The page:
Northern premiers join forces on carbon tax

Canada's three Northern Premiers are joining forces to make sure a carbon tax won't hurt northern economies, or further drive up the cost of living.

Carbon tax 'would have a negative impact on quality of life in the North,' say Yukon premier

Yukon Premier Darrell Pasloski, on left, and N.W.T. Premier Bob McLeod, right, are at the table for the First Ministers' Meeting in Vancouver today. (Jonathan Hayward/Canadian Press)

Canada's three Northern Premiers are joining forces to make sure a carbon tax won't hurt northern economies, or further drive up the cost of living.

'I believe a carbon tax would have a negative impact on quality of life in the North,' Yukon Premier Darrell Pasloski said in a joint news release from all three northern governments.

"Canada's climate change goals must be conducted in a way that does not significantly impact northern costs of living, undermine food security or threaten emerging economies."

Pasloski's comments echo those by Nunavut Premier Taptuna, who told the Nunavut legislature Monday that a carbon tax could tip the scales of "a very delicate Northern economy."   

N.W.T. Premier Bob McLeod did not say explicitly whether his government opposes a carbon tax.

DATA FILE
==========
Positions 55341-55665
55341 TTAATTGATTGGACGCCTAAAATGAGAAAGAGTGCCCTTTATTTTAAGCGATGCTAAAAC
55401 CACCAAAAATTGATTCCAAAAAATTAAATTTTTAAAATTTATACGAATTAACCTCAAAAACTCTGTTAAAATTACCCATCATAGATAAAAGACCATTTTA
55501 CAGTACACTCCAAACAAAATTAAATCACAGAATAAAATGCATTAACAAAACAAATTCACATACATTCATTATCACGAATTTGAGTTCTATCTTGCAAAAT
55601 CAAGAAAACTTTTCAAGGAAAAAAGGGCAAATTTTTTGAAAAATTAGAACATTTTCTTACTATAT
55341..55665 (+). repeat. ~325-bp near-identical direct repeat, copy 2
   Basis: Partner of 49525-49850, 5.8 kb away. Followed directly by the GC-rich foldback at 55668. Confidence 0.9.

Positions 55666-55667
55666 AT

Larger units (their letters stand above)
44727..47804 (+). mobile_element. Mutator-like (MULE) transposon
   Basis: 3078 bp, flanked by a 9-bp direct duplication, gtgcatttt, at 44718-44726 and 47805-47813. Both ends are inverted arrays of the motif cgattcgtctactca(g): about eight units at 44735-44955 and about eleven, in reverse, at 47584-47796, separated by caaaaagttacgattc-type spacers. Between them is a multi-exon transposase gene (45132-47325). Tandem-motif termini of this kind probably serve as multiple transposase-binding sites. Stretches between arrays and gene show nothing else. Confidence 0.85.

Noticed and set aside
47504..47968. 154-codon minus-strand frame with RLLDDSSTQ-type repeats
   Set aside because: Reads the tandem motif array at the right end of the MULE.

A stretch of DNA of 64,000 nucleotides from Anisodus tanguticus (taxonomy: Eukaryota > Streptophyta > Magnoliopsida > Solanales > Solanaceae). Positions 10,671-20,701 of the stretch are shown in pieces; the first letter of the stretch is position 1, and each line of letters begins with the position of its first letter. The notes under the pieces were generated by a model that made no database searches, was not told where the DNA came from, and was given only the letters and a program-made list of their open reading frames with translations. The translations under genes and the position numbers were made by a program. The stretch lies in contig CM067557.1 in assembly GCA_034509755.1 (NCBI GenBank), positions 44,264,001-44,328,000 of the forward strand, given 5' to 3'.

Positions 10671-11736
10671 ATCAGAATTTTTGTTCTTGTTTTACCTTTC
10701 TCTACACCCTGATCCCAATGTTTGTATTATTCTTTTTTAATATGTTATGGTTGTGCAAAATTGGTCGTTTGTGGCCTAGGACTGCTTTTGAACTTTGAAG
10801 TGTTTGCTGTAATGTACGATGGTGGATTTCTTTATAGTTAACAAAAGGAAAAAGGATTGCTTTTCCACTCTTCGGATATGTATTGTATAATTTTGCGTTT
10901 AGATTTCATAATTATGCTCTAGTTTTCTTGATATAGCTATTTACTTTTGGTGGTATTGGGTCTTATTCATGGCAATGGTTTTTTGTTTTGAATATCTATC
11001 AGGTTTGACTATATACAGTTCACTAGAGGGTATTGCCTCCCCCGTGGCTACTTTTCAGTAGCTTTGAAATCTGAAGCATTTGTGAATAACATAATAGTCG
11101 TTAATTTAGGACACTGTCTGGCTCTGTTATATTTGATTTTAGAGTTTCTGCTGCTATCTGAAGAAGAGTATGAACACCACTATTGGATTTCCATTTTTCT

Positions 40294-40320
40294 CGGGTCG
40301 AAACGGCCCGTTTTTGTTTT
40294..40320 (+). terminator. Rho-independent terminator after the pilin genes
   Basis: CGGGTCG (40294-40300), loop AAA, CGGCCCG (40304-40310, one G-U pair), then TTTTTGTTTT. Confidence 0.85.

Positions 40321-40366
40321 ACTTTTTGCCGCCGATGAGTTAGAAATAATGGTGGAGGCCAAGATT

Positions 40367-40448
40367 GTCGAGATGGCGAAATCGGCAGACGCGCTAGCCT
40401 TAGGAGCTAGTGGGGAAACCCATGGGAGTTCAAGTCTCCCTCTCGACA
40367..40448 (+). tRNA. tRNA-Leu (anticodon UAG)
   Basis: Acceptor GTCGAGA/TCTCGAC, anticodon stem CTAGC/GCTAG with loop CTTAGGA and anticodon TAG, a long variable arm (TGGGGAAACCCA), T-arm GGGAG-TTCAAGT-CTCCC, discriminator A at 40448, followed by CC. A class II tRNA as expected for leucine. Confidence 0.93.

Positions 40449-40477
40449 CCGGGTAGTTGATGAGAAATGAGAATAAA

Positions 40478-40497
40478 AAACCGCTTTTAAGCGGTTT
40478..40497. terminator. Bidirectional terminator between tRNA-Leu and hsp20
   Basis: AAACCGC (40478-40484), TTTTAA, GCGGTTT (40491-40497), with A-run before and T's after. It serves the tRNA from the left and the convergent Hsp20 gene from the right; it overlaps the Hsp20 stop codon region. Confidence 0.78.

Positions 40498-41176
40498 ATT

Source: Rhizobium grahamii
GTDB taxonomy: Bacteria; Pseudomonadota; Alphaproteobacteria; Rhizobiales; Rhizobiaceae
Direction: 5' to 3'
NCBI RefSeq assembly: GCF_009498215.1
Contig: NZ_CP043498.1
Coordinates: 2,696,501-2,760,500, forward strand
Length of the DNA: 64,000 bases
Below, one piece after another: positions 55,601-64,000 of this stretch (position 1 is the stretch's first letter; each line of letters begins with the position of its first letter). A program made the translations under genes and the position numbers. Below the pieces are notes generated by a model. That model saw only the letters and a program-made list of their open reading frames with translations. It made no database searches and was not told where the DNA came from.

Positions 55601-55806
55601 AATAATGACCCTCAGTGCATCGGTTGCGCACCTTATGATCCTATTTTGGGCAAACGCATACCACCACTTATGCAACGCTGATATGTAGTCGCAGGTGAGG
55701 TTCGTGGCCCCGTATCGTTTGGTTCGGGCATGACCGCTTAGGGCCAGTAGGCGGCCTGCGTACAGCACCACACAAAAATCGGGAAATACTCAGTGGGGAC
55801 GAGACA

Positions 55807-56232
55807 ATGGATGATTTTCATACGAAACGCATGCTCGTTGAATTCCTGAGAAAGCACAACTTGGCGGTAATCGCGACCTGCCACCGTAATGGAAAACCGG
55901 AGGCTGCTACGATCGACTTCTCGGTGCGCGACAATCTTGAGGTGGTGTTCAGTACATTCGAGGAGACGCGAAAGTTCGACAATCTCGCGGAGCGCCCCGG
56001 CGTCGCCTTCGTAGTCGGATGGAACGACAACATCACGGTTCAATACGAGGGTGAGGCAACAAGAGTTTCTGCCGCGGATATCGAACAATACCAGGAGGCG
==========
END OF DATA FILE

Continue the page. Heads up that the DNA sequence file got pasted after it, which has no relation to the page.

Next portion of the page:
All three premiers want to make sure that detailed economic assessments are made for the North before any national initiatives on climate change are imposed. 

The possibility of a carbon tax is being discussed at the First Ministers Meeting in Vancouver today.

Prime Minister Justin Trudeau has said he's prepared to impose a national price on carbon if the premiers fail to come to an agreement.

"The territories are leaders in climate change adaptation because of the front line impacts we are already experiencing," McLeod said in the news release. "We are looking forward to working with the federal government to ensure Canada's national approach to climate change complements our territorial strategies."

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